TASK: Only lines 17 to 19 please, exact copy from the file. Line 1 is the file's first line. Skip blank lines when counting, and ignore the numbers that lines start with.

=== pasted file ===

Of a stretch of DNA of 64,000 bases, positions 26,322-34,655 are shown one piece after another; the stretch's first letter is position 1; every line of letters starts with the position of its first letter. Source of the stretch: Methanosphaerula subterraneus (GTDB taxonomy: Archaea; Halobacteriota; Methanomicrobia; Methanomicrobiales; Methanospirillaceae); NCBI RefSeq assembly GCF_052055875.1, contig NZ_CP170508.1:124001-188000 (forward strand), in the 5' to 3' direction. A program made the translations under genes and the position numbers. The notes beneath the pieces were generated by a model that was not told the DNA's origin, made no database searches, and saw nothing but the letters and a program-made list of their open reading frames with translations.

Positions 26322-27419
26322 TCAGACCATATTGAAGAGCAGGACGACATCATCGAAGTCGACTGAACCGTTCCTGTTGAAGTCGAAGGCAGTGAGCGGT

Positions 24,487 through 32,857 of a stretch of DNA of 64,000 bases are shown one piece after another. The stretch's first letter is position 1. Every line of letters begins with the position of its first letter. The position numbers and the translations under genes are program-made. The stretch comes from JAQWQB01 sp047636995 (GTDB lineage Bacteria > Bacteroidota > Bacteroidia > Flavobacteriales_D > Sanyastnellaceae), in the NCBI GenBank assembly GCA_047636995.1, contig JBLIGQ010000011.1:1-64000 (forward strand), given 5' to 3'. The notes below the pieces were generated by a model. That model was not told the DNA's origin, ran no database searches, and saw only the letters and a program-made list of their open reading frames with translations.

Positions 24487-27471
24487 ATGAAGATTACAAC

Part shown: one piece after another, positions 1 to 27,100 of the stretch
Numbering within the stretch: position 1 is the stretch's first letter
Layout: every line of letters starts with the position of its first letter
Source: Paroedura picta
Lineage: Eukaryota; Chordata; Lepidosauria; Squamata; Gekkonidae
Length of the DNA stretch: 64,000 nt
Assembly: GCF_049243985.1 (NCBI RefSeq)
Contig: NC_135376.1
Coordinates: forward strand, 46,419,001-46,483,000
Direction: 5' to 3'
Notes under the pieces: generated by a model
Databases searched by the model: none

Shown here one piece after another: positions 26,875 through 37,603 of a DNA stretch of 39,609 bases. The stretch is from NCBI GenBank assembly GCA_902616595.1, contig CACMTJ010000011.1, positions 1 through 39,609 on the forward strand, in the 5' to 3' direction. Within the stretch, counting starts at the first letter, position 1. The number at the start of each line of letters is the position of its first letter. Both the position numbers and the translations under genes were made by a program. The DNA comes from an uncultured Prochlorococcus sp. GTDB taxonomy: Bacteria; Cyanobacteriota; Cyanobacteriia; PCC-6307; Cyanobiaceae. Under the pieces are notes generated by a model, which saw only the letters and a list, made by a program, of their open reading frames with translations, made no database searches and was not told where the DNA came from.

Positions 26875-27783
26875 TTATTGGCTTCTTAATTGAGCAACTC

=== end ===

Notes under the pieces: generated by a model
Databases searched by the model: none

Shown here one piece after another: positions 26,875 through 37,603 of a DNA stretch of 39,609 bases. The stretch is from NCBI GenBank assembly GCA_902616595.1, contig CACMTJ010000011.1, positions 1 through 39,609 on the forward strand, in the 5' to 3' direction. Within the stretch, counting starts at the first letter, position 1. The number at the start of each line of letters is the position of its first letter. Both the position numbers and the translations under genes were made by a program. The DNA comes from an uncultured Prochlorococcus sp. GTDB taxonomy: Bacteria; Cyanobacteriota; Cyanobacteriia; PCC-6307; Cyanobiaceae. Under the pieces are notes generated by a model, which saw only the letters and a list, made by a program, of their open reading frames with translations, made no database searches and was not told where the DNA came from.